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Malcolm Butler went from Super Bowl goat to greatness

The Super Bowl was a test for the Patriots and their fans. Fortunately, Malcolm Butler was there.

UPDATE: You'll see this play no fewer than a dozen times when the Seahawks play the Patriots on Sunday night in Week 10 of the 2016 season. Might as well relive the moment with us.

Malcolm Butler's heart has to be made out of pure Adamantium steel.

When he tipped the pass that was intended for Jermaine Kearse and Kearse still caught it, we should have known that it was just a divine test for the young rookie. All I saw were visions of David Tyree and Mario Manningham. I fell at the doorsteps of my Tom Brady shrine and questioned the meaning of life. Then Butler came through like Frodo the Hobbit and offered to bear the burden for every Patriots fan.

He caught that pick with the soul of every Ellis Hobbs in the world. That wasn't Malcolm Butler controlling his body on that play, that was a user pick controlled by a higher power. Malcolm Butler is just the body through which all things heavenly are made possible. He hit Ricardo Lockette and caught the interception in the same motion; that's unreal and unnatural. He turned into a hybrid of Rodney Harrison and Deion Sanders in the span of six seconds.

Butler deserves to be sainted after that play. San Malcolm, the patron of goal line interceptions.

The game was full of so many tests. When Brady threw the first interception, tears flowed down my eyes like T.O defending Tony Romo at the podium. Every Chris Matthews catch felt like a text from a supermodel saying that she used to like you in high school. Matthews, who was just selling Hombre cologne spritzer beside Joey Tribbiani before the season, was putting up Jerry Rice numbers and nothing made sense.

And then Katy Perry came out dressed like a Power Rangers villain. I knew there was no one who could win the game when there were more important things to attend to. Perry was going to lead the fire nation against the Avatar and someone had to stop her. The game could wait, Katy had to be stopped.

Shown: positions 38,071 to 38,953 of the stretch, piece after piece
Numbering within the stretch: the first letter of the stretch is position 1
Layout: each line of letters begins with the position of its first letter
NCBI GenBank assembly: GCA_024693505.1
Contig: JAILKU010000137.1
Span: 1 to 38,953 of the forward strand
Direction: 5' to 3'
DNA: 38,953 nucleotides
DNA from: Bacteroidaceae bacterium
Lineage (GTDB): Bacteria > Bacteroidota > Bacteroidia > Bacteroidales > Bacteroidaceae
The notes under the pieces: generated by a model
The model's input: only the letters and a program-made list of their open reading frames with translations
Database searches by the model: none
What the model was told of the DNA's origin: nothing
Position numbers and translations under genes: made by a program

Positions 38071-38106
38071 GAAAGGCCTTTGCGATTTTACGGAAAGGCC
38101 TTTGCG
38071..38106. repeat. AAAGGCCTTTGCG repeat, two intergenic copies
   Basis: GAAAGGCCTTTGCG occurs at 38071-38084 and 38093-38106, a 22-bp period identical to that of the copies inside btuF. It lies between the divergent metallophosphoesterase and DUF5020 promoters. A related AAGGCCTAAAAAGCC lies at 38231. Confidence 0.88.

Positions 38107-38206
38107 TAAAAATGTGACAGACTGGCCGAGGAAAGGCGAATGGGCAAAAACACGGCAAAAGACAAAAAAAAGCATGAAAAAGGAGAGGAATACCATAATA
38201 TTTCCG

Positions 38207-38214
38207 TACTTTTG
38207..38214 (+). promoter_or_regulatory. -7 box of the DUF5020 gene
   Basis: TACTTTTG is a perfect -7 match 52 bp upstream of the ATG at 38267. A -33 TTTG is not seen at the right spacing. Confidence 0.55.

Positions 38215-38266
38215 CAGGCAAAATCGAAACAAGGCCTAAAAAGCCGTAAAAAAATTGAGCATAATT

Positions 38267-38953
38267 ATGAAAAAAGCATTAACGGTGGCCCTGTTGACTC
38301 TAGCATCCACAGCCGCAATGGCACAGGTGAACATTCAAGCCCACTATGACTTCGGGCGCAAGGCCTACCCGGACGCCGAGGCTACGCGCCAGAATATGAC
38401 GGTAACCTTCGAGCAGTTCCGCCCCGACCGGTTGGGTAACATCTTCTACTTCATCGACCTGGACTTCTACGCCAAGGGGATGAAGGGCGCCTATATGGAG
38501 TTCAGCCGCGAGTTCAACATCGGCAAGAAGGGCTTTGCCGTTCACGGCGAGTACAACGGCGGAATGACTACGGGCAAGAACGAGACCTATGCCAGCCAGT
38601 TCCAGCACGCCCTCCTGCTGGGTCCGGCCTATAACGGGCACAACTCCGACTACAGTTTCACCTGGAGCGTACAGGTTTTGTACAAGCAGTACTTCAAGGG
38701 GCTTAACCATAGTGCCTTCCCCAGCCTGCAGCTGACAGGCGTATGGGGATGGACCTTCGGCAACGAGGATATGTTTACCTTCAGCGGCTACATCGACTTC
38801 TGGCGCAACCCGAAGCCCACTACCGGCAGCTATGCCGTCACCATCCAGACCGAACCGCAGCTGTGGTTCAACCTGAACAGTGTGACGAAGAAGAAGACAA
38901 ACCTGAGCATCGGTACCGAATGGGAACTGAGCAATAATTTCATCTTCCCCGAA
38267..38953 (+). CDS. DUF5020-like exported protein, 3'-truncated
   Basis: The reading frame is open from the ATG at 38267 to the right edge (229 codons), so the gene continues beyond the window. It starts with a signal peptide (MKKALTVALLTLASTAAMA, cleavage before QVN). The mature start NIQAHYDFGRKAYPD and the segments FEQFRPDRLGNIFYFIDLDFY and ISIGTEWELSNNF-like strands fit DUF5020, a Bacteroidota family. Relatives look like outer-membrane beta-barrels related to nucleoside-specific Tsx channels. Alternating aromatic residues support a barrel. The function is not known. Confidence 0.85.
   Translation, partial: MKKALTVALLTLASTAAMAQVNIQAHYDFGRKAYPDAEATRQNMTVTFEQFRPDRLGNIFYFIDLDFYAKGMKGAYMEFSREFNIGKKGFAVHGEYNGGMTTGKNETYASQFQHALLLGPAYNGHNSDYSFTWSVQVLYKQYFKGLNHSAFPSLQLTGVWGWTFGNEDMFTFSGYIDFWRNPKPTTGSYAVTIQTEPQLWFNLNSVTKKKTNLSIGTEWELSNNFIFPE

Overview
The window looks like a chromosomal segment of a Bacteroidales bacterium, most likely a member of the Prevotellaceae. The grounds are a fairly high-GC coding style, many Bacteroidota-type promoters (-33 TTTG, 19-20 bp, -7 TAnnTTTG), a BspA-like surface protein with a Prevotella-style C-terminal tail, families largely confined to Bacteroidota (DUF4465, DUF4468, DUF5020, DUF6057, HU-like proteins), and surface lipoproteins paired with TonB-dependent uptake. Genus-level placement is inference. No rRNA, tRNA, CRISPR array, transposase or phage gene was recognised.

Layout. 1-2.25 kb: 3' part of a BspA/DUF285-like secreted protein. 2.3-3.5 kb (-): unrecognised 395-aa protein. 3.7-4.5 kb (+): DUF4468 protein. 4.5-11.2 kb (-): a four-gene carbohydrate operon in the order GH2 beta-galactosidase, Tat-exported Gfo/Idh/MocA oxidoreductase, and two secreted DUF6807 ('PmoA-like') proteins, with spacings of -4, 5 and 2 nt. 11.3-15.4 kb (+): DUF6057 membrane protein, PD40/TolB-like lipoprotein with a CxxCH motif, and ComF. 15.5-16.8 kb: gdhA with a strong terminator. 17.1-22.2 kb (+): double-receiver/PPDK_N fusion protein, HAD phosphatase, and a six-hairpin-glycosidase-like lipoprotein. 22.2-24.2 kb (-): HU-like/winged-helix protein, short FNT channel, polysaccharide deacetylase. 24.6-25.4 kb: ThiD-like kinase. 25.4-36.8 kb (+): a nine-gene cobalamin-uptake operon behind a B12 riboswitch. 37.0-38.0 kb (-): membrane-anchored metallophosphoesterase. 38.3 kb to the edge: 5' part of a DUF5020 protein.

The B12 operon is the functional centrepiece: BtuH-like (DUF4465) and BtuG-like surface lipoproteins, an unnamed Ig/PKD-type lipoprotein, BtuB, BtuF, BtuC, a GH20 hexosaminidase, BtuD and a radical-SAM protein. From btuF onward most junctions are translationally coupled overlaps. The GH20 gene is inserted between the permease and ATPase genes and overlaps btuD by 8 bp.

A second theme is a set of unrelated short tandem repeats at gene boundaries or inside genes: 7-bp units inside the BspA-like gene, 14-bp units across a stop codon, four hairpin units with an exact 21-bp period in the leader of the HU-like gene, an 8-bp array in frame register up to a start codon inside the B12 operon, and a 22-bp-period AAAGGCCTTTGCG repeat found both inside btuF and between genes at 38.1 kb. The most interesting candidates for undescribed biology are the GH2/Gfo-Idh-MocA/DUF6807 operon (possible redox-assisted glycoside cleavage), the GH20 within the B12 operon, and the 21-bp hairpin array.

Marshawn Lynch was doing whatever he wanted on every run play. He could have grabbed his crotch on a few of those runs and still got the first down. He even turned into Reggie Wayne for a critical catch in the fourth quarter. Watching players try to tackle him was like watching reporters try to get an answer from him in press conferences. I felt like I knew why he was here, and he was here to destroy the dreams and hopes of thousands of Patriots fans.

Even Kam Chancellor, who was playing with a knee brace, hit Julian Edelman so hard that he almost sent him to the island of misfit toys. But the pocket Hercules of slot receivers prevailed and caught the go-ahead touchdown. Even though it looks pretty certain that he was playing with a halo of twittering birds above his head.

When history called, he answered. It didn't matter that he didn't even have a profile picture on Madden. Or that he probably didn't even know that he himself existed.

But Butler did it. He said after the game that he knew what would happen and somehow believed that he would make a big play in the game. He's like Bill Murray in Groundhog Day when he smashed the alarm clock on the floor. Except the alarm clock was Ricardo Lockette and the joy of the 12th Man nation. He's the Total Recall of NFL cornerbacks. The Edge of Tomorrow of historic Super Bowl moments. The Kearse catch only made him a stronger and slightly more annoying Tom Cruise.

Butler went from "please help add to this Wikipedia" to Super Bowl superhero on a play that shouldn't have been. Russell Wilson wasn't supposed to throw a pass there. You would need a bulldozer to prevent Lynch from gaining a yard on any team at the goal line. It felt like a forgone conclusion. But then it happened and Butler flew in there like the spirit of hope and picked off Wilson's throw.

That's why he's the most valuable player in the game. When history called, he answered. It didn't matter that he didn't even have a profile picture on Madden. Or that he probably didn't even know that he himself existed. Nope, the undrafted rookie from a town that pretty much sounds like a fictional The Simpsons setting became a hero when the narratives had written him as the unfortunate scapegoat.

He's the embodiment of "shoot your shot." He's every inspirational Nike video that makes you want to run at 4 a.m. with Muhammad Ali. He may have been out of words after the game, but that play spoke volumes. Malcolm Butler deserves everything good in the world.